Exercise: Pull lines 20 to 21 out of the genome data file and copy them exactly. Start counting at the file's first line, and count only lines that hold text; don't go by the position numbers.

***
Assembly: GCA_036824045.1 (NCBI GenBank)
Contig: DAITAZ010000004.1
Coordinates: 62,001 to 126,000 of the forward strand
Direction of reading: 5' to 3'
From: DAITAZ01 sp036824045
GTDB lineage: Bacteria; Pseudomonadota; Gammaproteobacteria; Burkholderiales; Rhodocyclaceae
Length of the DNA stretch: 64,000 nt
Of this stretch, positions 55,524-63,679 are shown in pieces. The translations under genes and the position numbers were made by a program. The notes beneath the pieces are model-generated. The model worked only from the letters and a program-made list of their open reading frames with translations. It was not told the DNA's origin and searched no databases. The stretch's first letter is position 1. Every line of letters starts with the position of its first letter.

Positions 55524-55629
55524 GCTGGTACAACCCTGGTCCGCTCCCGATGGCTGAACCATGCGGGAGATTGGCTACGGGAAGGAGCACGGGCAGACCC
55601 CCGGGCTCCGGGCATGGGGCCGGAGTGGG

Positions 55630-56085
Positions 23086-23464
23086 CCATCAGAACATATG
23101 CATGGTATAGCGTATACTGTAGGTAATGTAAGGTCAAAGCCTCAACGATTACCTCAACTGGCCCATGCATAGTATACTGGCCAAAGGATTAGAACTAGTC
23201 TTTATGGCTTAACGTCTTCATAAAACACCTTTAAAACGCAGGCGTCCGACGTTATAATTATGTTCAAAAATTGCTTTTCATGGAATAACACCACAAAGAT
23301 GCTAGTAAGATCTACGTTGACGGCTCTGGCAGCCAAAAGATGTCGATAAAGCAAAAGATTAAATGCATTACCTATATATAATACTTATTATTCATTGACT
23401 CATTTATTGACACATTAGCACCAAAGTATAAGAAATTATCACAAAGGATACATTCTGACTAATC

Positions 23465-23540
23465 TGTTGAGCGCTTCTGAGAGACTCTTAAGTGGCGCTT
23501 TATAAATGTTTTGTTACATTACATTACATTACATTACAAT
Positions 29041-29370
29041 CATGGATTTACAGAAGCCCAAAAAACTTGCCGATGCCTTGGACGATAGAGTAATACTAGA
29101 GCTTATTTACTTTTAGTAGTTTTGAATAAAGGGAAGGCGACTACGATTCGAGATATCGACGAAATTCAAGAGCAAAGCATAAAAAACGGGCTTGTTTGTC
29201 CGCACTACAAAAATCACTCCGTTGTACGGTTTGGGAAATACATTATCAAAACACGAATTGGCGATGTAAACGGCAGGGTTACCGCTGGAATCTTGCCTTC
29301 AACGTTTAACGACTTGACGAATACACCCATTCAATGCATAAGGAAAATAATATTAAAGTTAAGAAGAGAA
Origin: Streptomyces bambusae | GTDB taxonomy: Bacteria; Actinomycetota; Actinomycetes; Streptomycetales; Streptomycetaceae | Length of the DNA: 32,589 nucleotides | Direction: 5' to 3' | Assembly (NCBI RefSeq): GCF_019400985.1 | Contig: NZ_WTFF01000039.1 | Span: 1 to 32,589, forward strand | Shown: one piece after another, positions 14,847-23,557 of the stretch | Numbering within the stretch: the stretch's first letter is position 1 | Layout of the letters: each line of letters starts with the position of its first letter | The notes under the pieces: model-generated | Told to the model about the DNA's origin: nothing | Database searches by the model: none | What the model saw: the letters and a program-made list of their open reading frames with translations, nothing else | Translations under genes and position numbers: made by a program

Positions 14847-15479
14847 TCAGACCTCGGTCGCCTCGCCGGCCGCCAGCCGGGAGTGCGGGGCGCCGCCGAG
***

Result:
23465 TGTTGAGCGCTTCTGAGAGACTCTTAAGTGGCGCTT
23501 TATAAATGTTTTGTTACATTACATTACATTACATTACAAT